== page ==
Or do they?
Many of you know that I have moved on to a new job but the lovely team at Europe Direct Leeds have invited me to write a guest post.
In my mind it is very rewarding and important to learn a second (or third) language. Among other things it helps your self-esteem, your communication skills, your adaptability and flexibility. It broadens your mind and helps you understand other cultures. It also helps the economy by making you more employable (in the UK and abroad) and by encouraging global business connections and relationships.
Sometimes it’s even just nice to be able to greet your hosts or business partners with a few sentences in their own language to make them smile and break the ice.
There are so many opportunities to promote language learning and help learners get involved. Apart from the obvious courses or teaching languages in schools and universities, learners can get involved independently. You don’t even have to be in school or at university to learn a language. The internet has free resources for all languages (and don’t forget online newspapers!), and even your local library will have language learning resources and foreign language books for you to read or listen to.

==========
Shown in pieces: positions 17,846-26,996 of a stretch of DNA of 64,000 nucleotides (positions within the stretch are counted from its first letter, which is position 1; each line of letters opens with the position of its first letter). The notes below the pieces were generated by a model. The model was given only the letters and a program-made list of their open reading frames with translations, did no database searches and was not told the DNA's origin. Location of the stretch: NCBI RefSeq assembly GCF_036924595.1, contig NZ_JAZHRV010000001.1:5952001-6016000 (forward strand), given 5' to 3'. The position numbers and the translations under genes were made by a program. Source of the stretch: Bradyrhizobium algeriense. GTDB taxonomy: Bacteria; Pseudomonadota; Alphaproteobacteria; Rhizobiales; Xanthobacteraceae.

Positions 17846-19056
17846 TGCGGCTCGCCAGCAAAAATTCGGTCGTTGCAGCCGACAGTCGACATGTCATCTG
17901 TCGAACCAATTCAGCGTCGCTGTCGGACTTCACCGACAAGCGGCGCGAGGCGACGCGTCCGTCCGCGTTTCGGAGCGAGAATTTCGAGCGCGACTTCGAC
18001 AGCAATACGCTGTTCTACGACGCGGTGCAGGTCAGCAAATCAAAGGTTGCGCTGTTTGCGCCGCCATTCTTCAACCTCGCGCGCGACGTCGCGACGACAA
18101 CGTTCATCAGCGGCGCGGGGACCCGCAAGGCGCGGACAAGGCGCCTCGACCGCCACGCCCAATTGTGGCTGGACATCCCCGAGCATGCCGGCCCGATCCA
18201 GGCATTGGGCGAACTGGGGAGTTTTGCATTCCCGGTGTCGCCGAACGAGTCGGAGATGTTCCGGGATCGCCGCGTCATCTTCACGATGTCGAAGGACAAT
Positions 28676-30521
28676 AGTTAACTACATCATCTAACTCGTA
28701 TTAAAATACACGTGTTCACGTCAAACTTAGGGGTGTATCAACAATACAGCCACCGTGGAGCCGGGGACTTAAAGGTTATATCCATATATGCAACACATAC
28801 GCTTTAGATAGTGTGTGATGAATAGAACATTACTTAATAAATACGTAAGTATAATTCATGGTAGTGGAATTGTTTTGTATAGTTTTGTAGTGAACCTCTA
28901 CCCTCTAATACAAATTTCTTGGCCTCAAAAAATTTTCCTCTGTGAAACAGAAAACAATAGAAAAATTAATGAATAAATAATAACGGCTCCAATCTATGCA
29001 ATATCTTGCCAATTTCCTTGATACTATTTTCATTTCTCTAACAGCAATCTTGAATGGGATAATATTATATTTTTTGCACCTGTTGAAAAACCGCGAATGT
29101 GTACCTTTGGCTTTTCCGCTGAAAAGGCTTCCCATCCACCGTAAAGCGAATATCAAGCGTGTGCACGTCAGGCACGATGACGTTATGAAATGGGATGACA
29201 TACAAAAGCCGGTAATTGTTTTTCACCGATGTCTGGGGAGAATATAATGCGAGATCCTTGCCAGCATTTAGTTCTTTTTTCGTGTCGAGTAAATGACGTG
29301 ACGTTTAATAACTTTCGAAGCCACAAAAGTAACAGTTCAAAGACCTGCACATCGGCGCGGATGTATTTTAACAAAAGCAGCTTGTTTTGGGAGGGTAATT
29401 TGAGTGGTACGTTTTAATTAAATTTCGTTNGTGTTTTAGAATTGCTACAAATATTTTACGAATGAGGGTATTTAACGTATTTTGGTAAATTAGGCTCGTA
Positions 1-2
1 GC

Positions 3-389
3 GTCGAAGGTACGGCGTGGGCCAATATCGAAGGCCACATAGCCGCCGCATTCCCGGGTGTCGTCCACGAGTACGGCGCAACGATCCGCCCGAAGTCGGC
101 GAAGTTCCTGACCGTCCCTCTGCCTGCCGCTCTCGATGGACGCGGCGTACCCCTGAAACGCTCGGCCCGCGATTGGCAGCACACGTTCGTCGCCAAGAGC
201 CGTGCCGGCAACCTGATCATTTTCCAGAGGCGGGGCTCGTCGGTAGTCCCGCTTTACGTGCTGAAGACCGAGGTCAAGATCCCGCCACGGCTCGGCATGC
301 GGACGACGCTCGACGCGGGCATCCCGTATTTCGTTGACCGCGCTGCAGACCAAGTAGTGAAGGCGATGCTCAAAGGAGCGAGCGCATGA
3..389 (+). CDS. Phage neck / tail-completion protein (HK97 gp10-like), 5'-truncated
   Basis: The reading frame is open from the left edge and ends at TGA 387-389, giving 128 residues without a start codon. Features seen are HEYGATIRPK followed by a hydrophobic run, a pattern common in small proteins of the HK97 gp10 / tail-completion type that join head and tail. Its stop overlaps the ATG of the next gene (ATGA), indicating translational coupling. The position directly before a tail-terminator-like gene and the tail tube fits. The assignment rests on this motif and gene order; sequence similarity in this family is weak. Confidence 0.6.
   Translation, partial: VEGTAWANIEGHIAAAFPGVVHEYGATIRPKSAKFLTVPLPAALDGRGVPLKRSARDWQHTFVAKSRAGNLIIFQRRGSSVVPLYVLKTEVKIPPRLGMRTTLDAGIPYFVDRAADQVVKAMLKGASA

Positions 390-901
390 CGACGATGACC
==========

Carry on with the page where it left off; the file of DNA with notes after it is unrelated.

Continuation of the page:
There are some good initiatives out there at the moment, encouraging people to learn languages:
Language Rich Europe promotes the importance of multilingualism and is working towards better policies and practices for multilingualism.
Routes into languages works with schools and universities to encourage more people to learn languages.
Speak to the future also works towards getting more people into languages.
Languages work introduces careers with languages – there are many you wouldn’t think of immediately
I hope this has given you a taste of what’s happening with languages at the moment. Why not pop into your local library and give it a try? Or even join Europe Direct’s language exchange for free?
Bis bald, Carolin
Follow on Twitter: @LeedsLangCentre